Nearly twice as many people around the world are dying of sepsis than was previously thought, according to a new global study.
Researchers found that the condition, in which the body suffers an out-of-control response to infection, caused 11 million deaths globally in 2017 out of a total of 49 million cases. Previous estimates had said there were about 6 million deaths a year worldwide.
The study, published in The Lancet, reveals that children under five are particularly susceptible, with poorer parts of the world reporting the majority of cases.
Kristina Rudd, assistant professor in the University of Pittsburgh department of critical-care medicine, who led the study, said: “If you look at any top 10 list of deaths globally, sepsis is not listed because it hasn't been counted.
“I've worked in rural Uganda, and sepsis is what we saw every single day. Watching a baby die of a disease that could have been prevented with basic public health measures really sticks with you.”
Sepsis kills an estimated 44,000 people in England every year. Rapid access to antibiotics within the first hour after diagnosis is vital to treating the underlying infection.
The study analysed annual sepsis incidence and mortality trends between 1990 and 2017, using data from the Global Burden of Disease Study that includes more than 38 billion estimates of more than 350 diseases and injuries.
The researchers found that sepsis rates had improved over time, with an estimated 60 million cases and 16 million deaths in 1990 dropping by a fifth to 49 million cases and 11 million deaths by 2017.
Lower respiratory infections were the most common underlying cause of a sepsis-related death.
The majority of sepsis cases occurred in low- or middle-income countries. The highest burden was found in sub-Saharan Africa, the south Pacific islands near Australia, and south, east and southeast Asia.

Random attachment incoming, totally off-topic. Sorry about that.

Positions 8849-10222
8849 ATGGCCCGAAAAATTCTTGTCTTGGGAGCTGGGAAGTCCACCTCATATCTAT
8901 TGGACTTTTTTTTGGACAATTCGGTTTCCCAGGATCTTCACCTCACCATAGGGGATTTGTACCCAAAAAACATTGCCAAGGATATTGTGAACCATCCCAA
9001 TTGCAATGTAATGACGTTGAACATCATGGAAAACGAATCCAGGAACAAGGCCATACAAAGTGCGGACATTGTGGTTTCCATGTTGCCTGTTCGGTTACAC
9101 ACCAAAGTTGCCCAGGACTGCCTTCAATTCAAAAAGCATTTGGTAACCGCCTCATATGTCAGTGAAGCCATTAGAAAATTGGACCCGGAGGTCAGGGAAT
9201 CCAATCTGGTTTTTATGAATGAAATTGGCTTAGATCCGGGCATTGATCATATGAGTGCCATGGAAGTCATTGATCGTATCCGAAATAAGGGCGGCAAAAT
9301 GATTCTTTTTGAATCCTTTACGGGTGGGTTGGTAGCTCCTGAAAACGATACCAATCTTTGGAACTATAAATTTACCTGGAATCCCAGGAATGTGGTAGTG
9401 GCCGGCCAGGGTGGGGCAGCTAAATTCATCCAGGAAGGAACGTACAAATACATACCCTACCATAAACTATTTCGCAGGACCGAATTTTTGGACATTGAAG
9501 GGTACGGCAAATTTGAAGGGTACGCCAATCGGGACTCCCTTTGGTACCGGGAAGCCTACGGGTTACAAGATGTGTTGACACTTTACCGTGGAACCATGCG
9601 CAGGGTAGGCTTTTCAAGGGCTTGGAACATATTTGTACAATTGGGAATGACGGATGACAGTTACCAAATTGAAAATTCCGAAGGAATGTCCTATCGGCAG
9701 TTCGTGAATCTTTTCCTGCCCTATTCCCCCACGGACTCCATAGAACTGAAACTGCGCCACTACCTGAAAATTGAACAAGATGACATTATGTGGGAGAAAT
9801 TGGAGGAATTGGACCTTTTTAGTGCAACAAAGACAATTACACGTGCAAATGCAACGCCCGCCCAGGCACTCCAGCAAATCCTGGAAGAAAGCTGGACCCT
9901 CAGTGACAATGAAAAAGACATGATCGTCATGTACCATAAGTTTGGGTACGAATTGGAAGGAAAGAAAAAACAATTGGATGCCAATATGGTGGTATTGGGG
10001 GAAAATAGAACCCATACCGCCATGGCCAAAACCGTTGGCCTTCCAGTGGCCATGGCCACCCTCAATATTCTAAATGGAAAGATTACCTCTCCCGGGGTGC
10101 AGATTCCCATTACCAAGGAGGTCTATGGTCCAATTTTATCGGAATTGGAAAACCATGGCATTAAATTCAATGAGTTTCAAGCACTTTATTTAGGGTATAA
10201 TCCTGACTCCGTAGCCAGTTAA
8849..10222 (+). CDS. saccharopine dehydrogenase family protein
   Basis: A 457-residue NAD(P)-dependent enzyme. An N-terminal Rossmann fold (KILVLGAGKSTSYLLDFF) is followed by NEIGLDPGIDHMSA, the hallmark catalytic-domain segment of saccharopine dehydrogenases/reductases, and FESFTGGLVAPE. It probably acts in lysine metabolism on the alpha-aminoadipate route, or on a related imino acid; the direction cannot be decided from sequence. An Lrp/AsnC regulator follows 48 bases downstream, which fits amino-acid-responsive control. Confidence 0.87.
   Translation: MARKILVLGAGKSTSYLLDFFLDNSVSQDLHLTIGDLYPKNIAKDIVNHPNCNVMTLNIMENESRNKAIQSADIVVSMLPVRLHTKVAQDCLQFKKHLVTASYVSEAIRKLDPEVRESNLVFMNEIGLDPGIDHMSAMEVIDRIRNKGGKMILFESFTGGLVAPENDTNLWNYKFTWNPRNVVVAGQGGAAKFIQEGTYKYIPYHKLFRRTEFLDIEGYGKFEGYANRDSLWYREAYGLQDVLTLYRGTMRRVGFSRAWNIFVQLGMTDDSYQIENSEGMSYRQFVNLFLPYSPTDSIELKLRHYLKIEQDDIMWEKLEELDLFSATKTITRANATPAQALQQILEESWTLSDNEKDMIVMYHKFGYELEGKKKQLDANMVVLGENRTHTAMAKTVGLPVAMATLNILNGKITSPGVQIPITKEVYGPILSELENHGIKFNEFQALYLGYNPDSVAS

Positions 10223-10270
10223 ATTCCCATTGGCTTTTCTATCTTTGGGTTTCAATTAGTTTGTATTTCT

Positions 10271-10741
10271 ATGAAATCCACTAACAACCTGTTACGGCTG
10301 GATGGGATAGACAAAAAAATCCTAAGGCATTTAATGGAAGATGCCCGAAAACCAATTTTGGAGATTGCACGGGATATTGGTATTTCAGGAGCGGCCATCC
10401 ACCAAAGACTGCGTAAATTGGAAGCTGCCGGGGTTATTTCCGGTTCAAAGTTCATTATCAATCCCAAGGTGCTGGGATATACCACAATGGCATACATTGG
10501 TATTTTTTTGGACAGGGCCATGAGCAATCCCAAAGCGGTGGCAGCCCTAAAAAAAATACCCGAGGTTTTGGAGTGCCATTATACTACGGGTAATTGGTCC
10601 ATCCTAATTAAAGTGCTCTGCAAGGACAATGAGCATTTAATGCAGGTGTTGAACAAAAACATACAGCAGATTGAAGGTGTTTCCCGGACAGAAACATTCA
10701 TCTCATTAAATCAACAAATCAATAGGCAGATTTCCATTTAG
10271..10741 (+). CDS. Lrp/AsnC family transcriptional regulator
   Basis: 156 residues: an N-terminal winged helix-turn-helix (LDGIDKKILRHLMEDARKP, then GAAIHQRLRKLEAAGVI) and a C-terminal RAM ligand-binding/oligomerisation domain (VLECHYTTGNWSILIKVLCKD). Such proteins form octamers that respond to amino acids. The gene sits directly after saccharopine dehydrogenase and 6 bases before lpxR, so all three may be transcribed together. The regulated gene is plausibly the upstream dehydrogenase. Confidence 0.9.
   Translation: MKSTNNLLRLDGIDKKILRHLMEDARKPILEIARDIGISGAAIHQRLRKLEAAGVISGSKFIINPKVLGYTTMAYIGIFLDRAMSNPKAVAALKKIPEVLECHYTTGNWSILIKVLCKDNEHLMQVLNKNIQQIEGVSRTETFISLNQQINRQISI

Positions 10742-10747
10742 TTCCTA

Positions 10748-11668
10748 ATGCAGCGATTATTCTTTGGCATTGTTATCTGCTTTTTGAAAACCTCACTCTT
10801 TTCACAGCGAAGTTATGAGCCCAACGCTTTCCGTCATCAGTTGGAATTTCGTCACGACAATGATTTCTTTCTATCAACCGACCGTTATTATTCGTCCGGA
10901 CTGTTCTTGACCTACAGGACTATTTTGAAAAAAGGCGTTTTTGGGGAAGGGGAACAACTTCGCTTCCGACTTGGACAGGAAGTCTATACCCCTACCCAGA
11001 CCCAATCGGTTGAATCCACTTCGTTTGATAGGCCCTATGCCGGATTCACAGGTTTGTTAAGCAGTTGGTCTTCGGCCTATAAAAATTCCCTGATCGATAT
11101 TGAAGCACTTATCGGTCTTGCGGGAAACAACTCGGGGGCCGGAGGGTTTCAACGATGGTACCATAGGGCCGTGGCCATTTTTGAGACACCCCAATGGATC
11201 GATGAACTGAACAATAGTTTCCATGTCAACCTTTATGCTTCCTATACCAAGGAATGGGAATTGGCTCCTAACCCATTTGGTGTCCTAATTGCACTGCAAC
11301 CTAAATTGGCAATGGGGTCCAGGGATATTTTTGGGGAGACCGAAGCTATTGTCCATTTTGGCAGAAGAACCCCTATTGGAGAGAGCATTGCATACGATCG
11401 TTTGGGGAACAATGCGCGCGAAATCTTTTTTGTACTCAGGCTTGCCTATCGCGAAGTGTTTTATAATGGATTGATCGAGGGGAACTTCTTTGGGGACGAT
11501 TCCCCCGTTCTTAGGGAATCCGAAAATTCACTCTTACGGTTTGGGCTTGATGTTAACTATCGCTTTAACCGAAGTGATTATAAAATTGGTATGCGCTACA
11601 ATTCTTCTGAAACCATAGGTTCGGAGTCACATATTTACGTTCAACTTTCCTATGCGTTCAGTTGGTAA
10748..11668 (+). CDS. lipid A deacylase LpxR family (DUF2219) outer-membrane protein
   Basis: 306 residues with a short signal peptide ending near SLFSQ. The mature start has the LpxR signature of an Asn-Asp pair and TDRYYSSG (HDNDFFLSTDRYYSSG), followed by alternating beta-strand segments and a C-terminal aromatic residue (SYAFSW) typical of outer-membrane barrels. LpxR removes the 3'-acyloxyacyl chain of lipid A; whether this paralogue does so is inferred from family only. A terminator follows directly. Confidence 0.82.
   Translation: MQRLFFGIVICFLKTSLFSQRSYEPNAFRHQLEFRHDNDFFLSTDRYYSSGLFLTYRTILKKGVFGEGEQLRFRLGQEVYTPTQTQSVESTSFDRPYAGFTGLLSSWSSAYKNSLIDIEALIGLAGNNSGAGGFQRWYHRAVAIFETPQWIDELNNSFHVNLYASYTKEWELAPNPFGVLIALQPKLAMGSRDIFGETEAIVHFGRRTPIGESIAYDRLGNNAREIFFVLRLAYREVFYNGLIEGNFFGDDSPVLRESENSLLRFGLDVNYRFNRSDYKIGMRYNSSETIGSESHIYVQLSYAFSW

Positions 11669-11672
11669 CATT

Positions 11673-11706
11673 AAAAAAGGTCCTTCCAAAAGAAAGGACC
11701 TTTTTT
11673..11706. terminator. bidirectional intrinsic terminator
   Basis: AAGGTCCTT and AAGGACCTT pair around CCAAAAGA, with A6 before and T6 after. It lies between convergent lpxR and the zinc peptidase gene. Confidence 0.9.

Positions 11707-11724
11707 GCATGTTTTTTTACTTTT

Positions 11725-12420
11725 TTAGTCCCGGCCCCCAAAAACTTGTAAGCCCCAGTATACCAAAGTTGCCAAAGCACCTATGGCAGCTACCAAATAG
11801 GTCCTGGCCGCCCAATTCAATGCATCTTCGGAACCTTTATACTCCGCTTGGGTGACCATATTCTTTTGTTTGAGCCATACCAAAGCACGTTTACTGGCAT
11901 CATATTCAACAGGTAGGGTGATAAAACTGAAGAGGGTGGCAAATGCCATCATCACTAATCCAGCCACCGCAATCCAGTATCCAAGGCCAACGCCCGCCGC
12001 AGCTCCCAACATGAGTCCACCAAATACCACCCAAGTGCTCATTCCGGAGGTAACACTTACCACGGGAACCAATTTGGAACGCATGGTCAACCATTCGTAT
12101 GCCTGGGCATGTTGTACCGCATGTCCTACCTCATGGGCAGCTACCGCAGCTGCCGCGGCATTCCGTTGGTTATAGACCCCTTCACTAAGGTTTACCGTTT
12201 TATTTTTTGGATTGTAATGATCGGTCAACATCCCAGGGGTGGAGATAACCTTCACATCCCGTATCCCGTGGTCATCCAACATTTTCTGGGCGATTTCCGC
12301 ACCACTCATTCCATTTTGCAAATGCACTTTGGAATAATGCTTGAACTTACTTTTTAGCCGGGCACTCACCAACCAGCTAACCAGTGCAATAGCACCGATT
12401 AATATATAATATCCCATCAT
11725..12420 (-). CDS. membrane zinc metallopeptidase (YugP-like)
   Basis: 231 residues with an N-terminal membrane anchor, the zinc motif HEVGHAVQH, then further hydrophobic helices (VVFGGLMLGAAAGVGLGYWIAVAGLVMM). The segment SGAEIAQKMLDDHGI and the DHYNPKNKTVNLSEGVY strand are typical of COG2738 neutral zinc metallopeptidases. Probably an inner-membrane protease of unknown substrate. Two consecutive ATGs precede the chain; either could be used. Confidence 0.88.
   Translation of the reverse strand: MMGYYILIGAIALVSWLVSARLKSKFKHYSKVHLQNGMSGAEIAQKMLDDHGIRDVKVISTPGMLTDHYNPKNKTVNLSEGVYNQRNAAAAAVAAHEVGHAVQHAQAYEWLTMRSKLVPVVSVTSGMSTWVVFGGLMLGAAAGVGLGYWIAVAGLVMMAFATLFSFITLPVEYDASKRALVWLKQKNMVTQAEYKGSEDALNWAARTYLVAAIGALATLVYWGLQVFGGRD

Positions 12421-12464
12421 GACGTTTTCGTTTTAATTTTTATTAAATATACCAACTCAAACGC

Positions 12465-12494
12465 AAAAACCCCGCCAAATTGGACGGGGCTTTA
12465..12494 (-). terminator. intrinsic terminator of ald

Incidence was higher among women than men, and more than 40 per cent of all cases occurred in children under five.
Dr Rudd added that improved public health infrastructure, vaccinations, clean drinking water and better nutrition would help to prevent the condition. Even in high-income countries such as the US and the UK, she said, it was still a major killer and people needed to ensure they were vaccinated against flu and pneumonia.
Some clinicians have criticised efforts to raise awareness of sepsis and blamed it for causing "sepsis hysteria".
Dr Rudd said: “There has been a conversation in the last two years among the sepsis and critical-care community, mostly initiated by researchers and clinicians in high-income areas saying that sepsis is maybe being made to be a bigger deal than it actually is.
“I think our findings really give numbers to the concerns our colleagues in low- or middle-income countries have been raising for years, really pushing back and saying sepsis is a big deal everywhere but is the biggest deal in the poorest communities.”
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